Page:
More Sightseeing Picks
Dorchester is a Boston-area suburb originally settled in 1630; according to the Dorchester Antheneum website, the residents of Dorchester were involved in every event in U.S. history, including the Salem Witch Trials and Shay's Rebellion. Now, Dorchester is a diverse neighborhood with an influx of young professionals and several attractions that showcase the history of the most populated neighborhood in Boston.
Ohio is in the Midwest, its northern limits bordering Lake Erie. Nicknamed the "Buckeye State," it is the country's seventh most populous state, with several major metropolitan cities, as well as many small, rural towns. Ohio is home to a number of world-renowned tourist attractions.
Everyone knows Hollywood, California, is the film capital of the United States. But everyone doesn't know the treasures -- the sightseeing musts -- that exist in Hollywood. If you're planning a Hollywood adventure, there are some sights you just won't want to miss on your trip.
Stretching from the St. Lawrence River and the Great Lakes in the south to Hudson Bay in the north, Ontario is Canada's second largest province. Toronto, Canada's largest city, and Ottowa, the nation's capital, are both located in Ontario, along with one of the country's biggest tourist attractions, Niagara Falls.
Few states are more successful at bringing history to life than Virginia. Home to George Washington's Mount Vernon Estate, Thomas Jefferson's Monticello, Jamestown, Yorktown, Colonial Williamsburg, the Manassas Civil War battle sites and Arlington Cemetery, to name a few notable sites, Virginia gives its visitors glimpses of different periods in the history of the United States. Sightseers in Virginia can visit the Blue Ridge Mountains and Chincoteague Beach or spend a day at an amusement park or on Virginia Beach's boardwalk.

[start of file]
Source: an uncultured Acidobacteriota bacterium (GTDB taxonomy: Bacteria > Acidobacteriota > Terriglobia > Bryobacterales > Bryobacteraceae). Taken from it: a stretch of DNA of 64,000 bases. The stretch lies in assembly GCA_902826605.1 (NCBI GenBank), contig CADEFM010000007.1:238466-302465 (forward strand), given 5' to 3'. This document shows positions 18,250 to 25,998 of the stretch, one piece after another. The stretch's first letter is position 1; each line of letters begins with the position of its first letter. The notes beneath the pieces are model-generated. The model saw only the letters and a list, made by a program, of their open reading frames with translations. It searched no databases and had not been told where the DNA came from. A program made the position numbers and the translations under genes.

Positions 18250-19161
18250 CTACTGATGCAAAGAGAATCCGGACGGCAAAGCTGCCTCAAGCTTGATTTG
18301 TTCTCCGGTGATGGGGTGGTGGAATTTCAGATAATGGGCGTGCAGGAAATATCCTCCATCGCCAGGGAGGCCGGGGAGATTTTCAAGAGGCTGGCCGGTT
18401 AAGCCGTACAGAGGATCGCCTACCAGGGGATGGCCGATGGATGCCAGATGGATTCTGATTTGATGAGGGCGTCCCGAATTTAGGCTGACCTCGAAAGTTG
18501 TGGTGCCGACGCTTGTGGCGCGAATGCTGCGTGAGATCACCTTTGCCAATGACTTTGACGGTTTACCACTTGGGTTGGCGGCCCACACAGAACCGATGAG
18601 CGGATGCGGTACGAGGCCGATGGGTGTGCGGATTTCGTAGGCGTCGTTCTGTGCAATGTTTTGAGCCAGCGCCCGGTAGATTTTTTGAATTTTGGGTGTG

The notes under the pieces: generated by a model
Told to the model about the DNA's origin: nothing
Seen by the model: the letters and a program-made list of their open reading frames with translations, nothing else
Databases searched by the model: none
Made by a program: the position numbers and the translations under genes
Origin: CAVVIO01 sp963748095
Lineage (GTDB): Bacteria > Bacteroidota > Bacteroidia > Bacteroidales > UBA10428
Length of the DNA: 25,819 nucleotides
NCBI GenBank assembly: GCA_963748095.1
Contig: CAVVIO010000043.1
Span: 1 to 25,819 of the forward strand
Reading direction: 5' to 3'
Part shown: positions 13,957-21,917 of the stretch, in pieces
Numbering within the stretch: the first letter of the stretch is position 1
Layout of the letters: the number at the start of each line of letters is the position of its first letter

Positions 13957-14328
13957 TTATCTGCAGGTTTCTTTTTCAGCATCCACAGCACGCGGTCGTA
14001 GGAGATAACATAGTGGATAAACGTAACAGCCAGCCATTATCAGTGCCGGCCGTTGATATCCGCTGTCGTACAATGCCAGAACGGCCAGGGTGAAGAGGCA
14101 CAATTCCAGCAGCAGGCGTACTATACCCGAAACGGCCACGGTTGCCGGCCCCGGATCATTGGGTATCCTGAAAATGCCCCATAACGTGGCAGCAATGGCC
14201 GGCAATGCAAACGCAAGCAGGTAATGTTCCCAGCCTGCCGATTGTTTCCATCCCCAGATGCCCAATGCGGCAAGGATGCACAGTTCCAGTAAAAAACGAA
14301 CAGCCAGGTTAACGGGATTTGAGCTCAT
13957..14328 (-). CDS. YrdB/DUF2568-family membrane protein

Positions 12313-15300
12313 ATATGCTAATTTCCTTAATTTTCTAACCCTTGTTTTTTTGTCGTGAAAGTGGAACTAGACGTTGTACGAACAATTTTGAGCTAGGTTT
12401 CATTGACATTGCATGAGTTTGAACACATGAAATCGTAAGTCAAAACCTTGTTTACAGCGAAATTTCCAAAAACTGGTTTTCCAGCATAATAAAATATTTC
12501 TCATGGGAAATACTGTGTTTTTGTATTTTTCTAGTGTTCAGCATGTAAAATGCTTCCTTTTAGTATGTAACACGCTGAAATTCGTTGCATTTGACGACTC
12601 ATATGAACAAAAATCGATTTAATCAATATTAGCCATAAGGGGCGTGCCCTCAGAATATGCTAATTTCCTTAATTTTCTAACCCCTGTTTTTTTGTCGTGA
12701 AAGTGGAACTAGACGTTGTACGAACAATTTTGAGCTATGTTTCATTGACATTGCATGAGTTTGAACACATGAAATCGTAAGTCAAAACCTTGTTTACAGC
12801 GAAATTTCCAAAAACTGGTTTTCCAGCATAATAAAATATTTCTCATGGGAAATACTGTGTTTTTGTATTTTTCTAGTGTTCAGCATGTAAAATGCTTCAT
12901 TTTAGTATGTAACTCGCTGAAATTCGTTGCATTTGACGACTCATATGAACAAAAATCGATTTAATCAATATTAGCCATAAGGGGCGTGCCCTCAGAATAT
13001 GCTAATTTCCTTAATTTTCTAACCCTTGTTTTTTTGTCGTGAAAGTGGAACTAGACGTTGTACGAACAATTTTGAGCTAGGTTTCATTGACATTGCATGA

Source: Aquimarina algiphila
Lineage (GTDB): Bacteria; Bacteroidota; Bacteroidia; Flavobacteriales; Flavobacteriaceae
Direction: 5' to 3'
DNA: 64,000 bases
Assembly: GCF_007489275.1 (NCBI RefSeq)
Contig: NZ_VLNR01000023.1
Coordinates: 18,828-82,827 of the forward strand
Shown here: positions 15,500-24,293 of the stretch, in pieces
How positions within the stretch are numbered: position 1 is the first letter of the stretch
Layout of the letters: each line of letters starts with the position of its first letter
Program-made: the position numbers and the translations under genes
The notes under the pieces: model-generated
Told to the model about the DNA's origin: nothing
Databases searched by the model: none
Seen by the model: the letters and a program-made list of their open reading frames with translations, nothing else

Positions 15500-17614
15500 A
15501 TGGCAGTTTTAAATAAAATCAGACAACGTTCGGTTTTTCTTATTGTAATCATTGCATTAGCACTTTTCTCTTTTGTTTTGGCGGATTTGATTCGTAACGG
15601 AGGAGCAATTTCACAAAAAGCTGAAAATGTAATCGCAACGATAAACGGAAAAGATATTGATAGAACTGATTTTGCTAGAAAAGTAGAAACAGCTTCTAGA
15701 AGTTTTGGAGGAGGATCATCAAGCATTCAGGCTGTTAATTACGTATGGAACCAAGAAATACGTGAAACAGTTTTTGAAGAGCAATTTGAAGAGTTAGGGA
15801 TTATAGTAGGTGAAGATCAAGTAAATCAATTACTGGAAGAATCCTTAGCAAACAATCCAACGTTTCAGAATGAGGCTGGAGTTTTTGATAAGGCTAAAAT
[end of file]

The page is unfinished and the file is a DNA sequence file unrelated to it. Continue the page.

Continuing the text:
The Land of Lincoln, home of the 16th president, has an abundance of history to see as you travel. Sightseeing in Illinois includes choices of downtown Chicago, the suburbs and the countryside. With plenty of unusual and interesting locations, Illinois has something for everyone, no matter where you stay.
Canada is the world's second largest country by total area behind only Russia. The country spreads between the Atlantic and Pacific Oceans, with many lakes and rivers in between, a diverse combination of mountainous and flat lands and seasons both wintry and warm. These characteristics provide sightseers with many landscapes to discover and enjoy.
Oslo is a city that seamlessly blends Norway's 1,000-year-old heritage with 21st century technology. A major banking and business center, Oslo stretches 175 square miles with an excellent public transportation system that includes ferries. An ideal city for nature lovers with 40 lakes, Oslo also has more museums than any other city in Norway. Because Oslo is one of the world's most expensive cities, buy the Oslo Pass to save on admission prices to museums and to get discounts at restaurants, hotels and shops.
Tamil Nadu is a region of India with a history dating back thousands of years. Situated on the southern tip of the country, it is a place where Indian culture and traditions have blended with the modern era. Tamil Nadu has dozens of beach resorts, ancient Hindu temples and several UNESCO World Heritage Sites, which make it a point of interest for travelers.
Philadelphia stands on the Delaware and Schuylkill Rivers in Pennsylvania. Founded in the 1600s, the city grew to become the largest in the U.S. during the early 1800s and remains one of the largest in modern times. Philadelphia's size ensures that it has plenty of attractions for residents and visitors -- ranging from the first bank of the U.S. Government to the Rocky statue at the Museum of Art.